People v. Mayor

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[Crim. No. 3706. Second Dist., Div. Three. Oct. 1, 1943.]

THE PEOPLE, Respondent, v. JESUS HERNANDEZ MAYOR et al., Appellants.

COUNSEL

Philip S. Schutz for Appellants. [60 Cal. App. 2d 723]

Robert W. Kenny, Attorney General, and Elizabeth Palmer, Deputy Attorney General, for Respondent.

OPINION

DESMOND, P. J.

Appellants were charged jointly with the crime of robbery in which a deadly weapon, namely, a rifle was employed, and in a jury-waived trial were found guilty as charged. As to the defendant Mayor, he was charged with a prior conviction of first degree robbery which he admitted upon being arraigned. In the instant case he was sentenced to the state prison and defendant Viveros, a minor, was committed by the trial judge sitting as a juvenile court to the Preston School of Industry during the period of his minority.

The appeals are from orders denying a motion for a new trial as to both defendants and from the judgment as to the defendant Mayor. These appeals are grounded upon the alleged insufficiency of the evidence to sustain the conviction of either defendant and, particularly, the insufficiency of the evidence by which the defendants were identified as the perpetrators of the crime.

One Joseph Alargon testified that both defendants, whom he had known for two or three years while at school, came to the liquor store where he was employed on November 6, 1942, at about 8:00 o'clock p. m.; that Viveros ordered a quart of beer which the defendants drank outside the store; that defendants returned shortly thereafter and Mayor at that time pulled a rifle from under his overcoat and ordered Alargon to place his hands on the counter while Viveros took the money from the cash register. At the trial Alargon first stated that he did not know whether they were the boys who held him up, but after his testimony given at the preliminary hearing was read to him, he said that it was true and by it, when asked about the rifle, he had admitted that defendant Mayor held the rifle while defendant Viveros took the money out of the cash register. A customer named Lawrence Franklin entered the store while the robbery was being perpetrated and positively identified Mayor as the man who held the rifle and ordered him to get against the wall, at the same time pointing the rifle directly at his stomach. Franklin was unable to identify Viveros positively for the reason that the man at the cash register was standing with his back toward him. He testified that Viveros "looked like" the man who was rifling the cash register. After the robbery had been completed, Mayor, according to Franklin, told him and Alargon to stand where they were, saying to Viveros, "Come on let's [60 Cal. App. 2d 724] get going," sent him out of the door and backed out after him. After the preliminary hearing Alargon told the deputy district attorney and the two deputy sheriffs who testified as arresting officers that defendant Mayor told him that if he testified against them they would get him. Mrs. Alargon overheard Mayor make this statement to her husband and on the trial Mayor admitted that he told Alargon at the preliminary hearing that "I will get even with you." Both Alargon and Franklin identified the rifle introduced as an exhibit as resembling the one used in the holdup.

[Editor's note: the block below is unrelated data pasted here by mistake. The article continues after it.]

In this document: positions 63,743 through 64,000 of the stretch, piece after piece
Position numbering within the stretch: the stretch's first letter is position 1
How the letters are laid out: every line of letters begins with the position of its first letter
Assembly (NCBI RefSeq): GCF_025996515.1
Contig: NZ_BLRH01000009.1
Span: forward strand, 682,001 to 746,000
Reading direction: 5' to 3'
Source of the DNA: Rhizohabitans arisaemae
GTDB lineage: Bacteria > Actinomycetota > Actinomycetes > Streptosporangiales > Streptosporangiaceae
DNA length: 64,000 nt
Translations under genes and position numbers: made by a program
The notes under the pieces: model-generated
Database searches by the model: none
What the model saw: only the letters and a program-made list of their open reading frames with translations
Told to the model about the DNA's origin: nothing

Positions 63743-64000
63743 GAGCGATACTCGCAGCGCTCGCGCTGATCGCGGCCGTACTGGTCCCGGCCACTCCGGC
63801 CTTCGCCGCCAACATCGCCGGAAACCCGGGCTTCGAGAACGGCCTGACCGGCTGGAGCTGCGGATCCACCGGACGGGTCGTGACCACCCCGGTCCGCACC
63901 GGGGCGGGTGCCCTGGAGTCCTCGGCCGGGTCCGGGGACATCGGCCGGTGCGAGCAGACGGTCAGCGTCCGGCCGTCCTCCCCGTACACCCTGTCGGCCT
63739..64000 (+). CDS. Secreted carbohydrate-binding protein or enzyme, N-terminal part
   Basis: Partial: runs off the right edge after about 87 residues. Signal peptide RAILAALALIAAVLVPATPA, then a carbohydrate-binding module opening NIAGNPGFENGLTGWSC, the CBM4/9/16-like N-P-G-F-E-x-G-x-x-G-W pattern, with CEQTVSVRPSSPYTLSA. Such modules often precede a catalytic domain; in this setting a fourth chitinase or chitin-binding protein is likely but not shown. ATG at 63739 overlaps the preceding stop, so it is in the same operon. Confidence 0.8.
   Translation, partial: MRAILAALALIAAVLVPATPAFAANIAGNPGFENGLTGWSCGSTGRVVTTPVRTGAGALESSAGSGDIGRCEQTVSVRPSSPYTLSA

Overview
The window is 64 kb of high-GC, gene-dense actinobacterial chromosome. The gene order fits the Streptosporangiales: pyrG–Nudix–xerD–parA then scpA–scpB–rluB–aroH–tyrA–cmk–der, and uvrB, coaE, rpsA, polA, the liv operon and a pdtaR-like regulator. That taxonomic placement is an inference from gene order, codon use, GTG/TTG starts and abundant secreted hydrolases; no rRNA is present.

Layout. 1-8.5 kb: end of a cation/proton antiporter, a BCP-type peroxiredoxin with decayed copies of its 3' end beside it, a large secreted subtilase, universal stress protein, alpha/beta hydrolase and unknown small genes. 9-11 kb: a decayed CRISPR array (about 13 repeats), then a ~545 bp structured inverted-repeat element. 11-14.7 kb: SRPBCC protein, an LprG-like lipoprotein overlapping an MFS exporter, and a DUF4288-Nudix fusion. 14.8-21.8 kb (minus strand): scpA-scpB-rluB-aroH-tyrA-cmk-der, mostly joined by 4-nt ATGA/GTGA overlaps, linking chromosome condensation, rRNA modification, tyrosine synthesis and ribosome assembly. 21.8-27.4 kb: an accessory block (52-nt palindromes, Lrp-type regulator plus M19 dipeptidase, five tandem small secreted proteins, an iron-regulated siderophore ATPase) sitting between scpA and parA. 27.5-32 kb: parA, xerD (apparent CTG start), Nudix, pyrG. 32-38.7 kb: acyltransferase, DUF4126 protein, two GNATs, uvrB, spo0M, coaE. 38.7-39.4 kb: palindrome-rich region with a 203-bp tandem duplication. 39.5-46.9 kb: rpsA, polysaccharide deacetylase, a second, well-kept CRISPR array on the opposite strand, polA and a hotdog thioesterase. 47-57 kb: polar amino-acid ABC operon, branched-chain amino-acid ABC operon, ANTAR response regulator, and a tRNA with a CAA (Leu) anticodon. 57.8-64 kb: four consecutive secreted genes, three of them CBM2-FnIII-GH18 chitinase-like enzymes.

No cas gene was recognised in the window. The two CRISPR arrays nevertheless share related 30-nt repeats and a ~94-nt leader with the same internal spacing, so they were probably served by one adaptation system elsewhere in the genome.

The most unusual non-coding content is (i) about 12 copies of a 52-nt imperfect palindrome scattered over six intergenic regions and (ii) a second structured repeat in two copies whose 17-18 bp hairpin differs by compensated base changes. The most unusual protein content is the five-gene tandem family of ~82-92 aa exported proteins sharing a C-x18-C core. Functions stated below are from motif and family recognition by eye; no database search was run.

Appellants denied having committed the robbery and attempted to set up an alibi which was replete with contradictions and altogether unsatisfactory and unconvincing.

The arresting officers testified that shortly after the commission of the robbery and at about 9:15 o'clock p. m. they called at the home where Mayor lived and where his brother-in-law Viveros also resided; that they found no one at home and, the house being open, they undertook to search the place; that they found no rifle but did find in one of the rooms an army shirt over the back of a chair and a garrison cap upon the dresser. About an hour later they returned to the house to stake it out and just as they arrived saw Mayor leave the house wearing an army uniform, including an army shirt and a garrison cap. His uniform had just been returned from a cleaner's and previously during that day and evening Mayor had been wearing civilian clothes. He was at the time AWOL (absent without official leave) from the armed forces. The officers arrested Mayor and entering the house found the rifle, which was introduced in court, leaning against the wall of the northwest room of the dwelling behind a closet door which had been opened. This same closet door was closed at the time of the original search. They also found a white shirt where the army shirt had been, but no garrison cap.

[1] Since the trial court had an opportunity to hear all the testimony and to observe the witnesses, it is not within the province of this court to set aside its finding unless as a matter of law it can be said that there was no evidence to support the conviction. (People v. Farrington, (1931) 213 Cal. 459, 463 [2 P.2d 814]; People v. Connelly, (1925) 195 Cal. 584, 593 [234 P. 374]; People v. Deal, (1940) 42 Cal. App. 2d 33, 36 [108 P.2d 103].) [2] We feel that in this case there was an abundance of evidence including considerable substantial evidence pointing to the guilt of the appellants. The identity of the appellants as the persons committing the [60 Cal. App. 2d 725] crime charged was established to the satisfaction of the trial court and, under the principles stated in People v. Hightower, (1940) 40 Cal. App. 2d 102, 106-7 [104 P.2d 378], we are not in a position to disturb that finding.

The orders of the trial court denying motions for a new trial as to each defendant are affirmed, as is also the judgment affecting defendant Mayor.

Shinn, J., and Shaw, J. pro tem., concurred.